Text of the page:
Friday, October 27, 2017
Ninth Circuit Affirms $1.1 Million Civil Tax Penalty
Says Assessment for Not Reporting Funds in Swiss Bank Account on Tax Return Doesn’t Breach Eighth Amendment’s Bar on Excessive Fines
By a MetNews Staff Writer
A $1.1 million penalty for failing to disclose overseas holdings on a 2006 tax return does not violates the Eighth Amendment’s ban on “excessive fines,” the Ninth U.S. Circuit Court of Appeals has ruled.
The decision comes in the case of Dr. Letantia Bussell, a Beverly Hills dermatologist. The doctor—who was the first to diagnose the late actor Rock Hudson as suffering from AIDS—was convicted in 2002 of bankruptcy fraud.
When she refused to pay a civil penalty assessed by the Internal Revenue Service on June 5, 2013, the government sued. U.S. District Court Judge James Otero of the Central District of California on Jan. 11, 2016, granted partial summary judgment in favor of the government.
Otero slightly lowered the penalty imposed by the IRS of approximately $1.2 million to $1,129,513. Added to that sum is statutory interest accruing from the date of the penalty assessment.
In a memorandum opinion, filed Wednesday, a three-judge panel recited that under an opinion the Ninth Circuit handed down in 2014, the burden is on the defendant to show that a fine is excessive, which requires demonstrating that it is “grossly disproportional to the offense.”
The opinion says:
“[T]he assessment against her is not grossly disproportional to the harm she caused because Bussell defrauded the government and reduced public revenues….Therefore, Bussell has failed to carry her burden to establish that the penalty is grossly disproportional to her offense.”
The opinion also says the action was not time-barred because her return was filed in 2007, there is a six-year statute of limitation, and the government’s action was filed in June 2013, within the six years; due process was not denied based on the delay in suing because the suit was filed before the statute of limitation elapsed; and that laches cannot be asserted against the government.
Among other rejected contentions are that Bussell was being subjected to multiple punishments. The opinion responds:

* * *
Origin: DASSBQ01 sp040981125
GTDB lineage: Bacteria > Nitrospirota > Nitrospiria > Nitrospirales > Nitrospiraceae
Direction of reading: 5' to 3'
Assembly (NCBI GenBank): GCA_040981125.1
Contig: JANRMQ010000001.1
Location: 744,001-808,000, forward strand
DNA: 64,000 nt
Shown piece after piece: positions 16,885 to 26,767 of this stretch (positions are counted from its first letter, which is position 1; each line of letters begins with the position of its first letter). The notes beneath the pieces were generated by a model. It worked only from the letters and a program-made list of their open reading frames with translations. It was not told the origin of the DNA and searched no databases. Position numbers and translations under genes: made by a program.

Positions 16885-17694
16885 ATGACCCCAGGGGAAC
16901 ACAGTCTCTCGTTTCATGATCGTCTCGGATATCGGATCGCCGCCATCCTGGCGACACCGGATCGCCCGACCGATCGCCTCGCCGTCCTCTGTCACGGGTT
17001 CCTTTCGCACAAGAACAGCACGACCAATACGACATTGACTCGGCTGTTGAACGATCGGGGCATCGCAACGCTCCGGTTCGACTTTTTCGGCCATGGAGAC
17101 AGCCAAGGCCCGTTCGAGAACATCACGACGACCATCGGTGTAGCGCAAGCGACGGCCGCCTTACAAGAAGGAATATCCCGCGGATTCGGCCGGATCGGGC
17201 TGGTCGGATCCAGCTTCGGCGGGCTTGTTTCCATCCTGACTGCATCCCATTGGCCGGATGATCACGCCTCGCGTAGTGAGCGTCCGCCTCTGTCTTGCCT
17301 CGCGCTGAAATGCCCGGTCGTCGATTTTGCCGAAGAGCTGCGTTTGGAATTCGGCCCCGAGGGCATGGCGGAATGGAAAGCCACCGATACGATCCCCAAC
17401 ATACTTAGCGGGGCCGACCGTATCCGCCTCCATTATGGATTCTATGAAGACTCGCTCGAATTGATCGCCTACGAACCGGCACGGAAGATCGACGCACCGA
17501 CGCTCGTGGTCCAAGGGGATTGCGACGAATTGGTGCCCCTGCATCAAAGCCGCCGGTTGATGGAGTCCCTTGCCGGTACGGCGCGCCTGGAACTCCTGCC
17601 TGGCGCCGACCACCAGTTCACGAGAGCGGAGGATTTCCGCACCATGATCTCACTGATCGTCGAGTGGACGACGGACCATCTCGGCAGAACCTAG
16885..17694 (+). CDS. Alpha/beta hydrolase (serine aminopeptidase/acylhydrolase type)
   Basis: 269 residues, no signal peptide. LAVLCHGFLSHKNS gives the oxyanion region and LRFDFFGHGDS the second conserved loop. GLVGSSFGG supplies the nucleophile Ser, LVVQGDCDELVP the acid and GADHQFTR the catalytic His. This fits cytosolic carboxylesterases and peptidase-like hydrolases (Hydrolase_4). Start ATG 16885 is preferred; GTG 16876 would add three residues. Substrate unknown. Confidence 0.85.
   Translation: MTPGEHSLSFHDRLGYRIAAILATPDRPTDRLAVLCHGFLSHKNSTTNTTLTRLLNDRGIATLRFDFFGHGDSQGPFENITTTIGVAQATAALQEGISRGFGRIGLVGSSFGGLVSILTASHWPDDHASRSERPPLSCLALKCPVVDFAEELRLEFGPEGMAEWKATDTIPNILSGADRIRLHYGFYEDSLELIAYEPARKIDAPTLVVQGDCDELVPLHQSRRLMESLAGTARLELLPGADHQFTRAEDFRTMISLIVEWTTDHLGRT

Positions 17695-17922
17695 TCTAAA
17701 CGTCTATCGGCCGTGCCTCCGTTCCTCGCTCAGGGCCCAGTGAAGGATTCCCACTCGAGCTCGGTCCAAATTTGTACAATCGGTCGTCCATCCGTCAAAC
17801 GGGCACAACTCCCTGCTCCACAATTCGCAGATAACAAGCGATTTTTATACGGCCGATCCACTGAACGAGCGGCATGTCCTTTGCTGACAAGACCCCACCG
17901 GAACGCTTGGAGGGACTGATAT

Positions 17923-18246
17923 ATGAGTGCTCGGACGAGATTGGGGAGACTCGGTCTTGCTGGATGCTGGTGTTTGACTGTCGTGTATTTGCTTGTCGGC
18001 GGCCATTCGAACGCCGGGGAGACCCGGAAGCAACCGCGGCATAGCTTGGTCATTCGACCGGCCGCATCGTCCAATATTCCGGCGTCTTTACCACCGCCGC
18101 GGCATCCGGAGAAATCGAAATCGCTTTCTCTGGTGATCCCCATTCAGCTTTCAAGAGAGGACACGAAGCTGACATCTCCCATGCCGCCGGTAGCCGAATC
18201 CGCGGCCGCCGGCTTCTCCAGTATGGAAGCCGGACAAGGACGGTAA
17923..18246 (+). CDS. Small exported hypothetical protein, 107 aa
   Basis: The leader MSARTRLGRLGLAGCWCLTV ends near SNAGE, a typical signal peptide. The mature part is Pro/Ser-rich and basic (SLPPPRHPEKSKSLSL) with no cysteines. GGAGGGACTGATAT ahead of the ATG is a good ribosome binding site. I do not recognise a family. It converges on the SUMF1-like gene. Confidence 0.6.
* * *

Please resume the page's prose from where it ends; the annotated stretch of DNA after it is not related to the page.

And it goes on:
“Even if the funds at issue here were traceable to the funds at issue in her criminal prosecution, the offense here, failing to report her foreign bank account on her 2006 tax return, was unrelated to her criminal conviction.”
That was the closest the court came to addressing the contention that Bussell’s attorney, Victor Sherman of Los Angeles, spent nearly all of his time discussing during oral argument on Oct. 6 in Pasadena. He told the three-judge panel that in 1996, his client placed about $1.5 million in a U.S. account, later transferred roughly $1.15 million to a Swiss account, and that, following Bussell’s 2002 conviction, the IRS sought to tax the funds, and Bussell paid about $850,000.
“[T]his money that was deposited in the Swiss bank account was already taxed and the tax was paid by the defendant.”
Judge Milan D. Smith Jr. questioned the lawyer as to what evidence there was that the funds that were already taxed were the same funds that IRS claimed were not reported.
He responded that both the government and Bussell had proceeded throughout on the understanding that they were the same funds; Otera declared in granting summary judgment that they were separate funds; that finding was “a complete surprise”; and reconsideration was sought.
Message to Otera
Sherman said that in seeking reconsideration, he told Otera, in effect:
“Judge, both sides had litigated this case on the theory that it was the same money. All of a sudden, you’re saying it wasn’t the same money.
“Give us an opportunity to make a showing that it was the same money.”
“And I would have been able to produce lots of evidence.”
He said his client would have testified that she deposited only one set of funds and that those were the only funds that “left the United States.”
Under questioning, he acknowledged that he did not specify in his motion for reconsideration what evidence he would proffer if reconsideration were granted.
Sherman said yesterday he will seek reconsideration on that issue as well as one relating to a treaty with Switzerland. He maintained the introduction of banking evidence contravened the treaty; the Ninth Circuit responded:
“Because Bussell has not shown that the treaty she relies on creates an enforceable right…, Bussell is not entitled to relief under this theory.”
The case is U.S.A. v. Bussell, 16-55272.
In 2002, Bussell, now 68, was sentenced on bankruptcy fraud to three years in prison and ordered to pay nearly $2.4 million in restitution, including $353,394 in back taxes, along with a $50,000 fine and about $56,000 in recompense to the government for the costs of prosecution. Restitution was later lowered to $2.2 million.
Her husband and co-defendant the case, Dr. John Bussell, fell from a hotel window during jury deliberations, in what was apparently a suicide.
The Ninth U.S. Circuit Court of Appeals affirmed the sentence on Sept. 27, 2007, saying that Letantia Bussell engaged “in a lengthy, orchestrated scheme to defraud creditors” in the amount of $3,057,927.09.
She proclaimed innocence based on merely following advice of her attorneys, with obliviousness as to the illegality of her actions.
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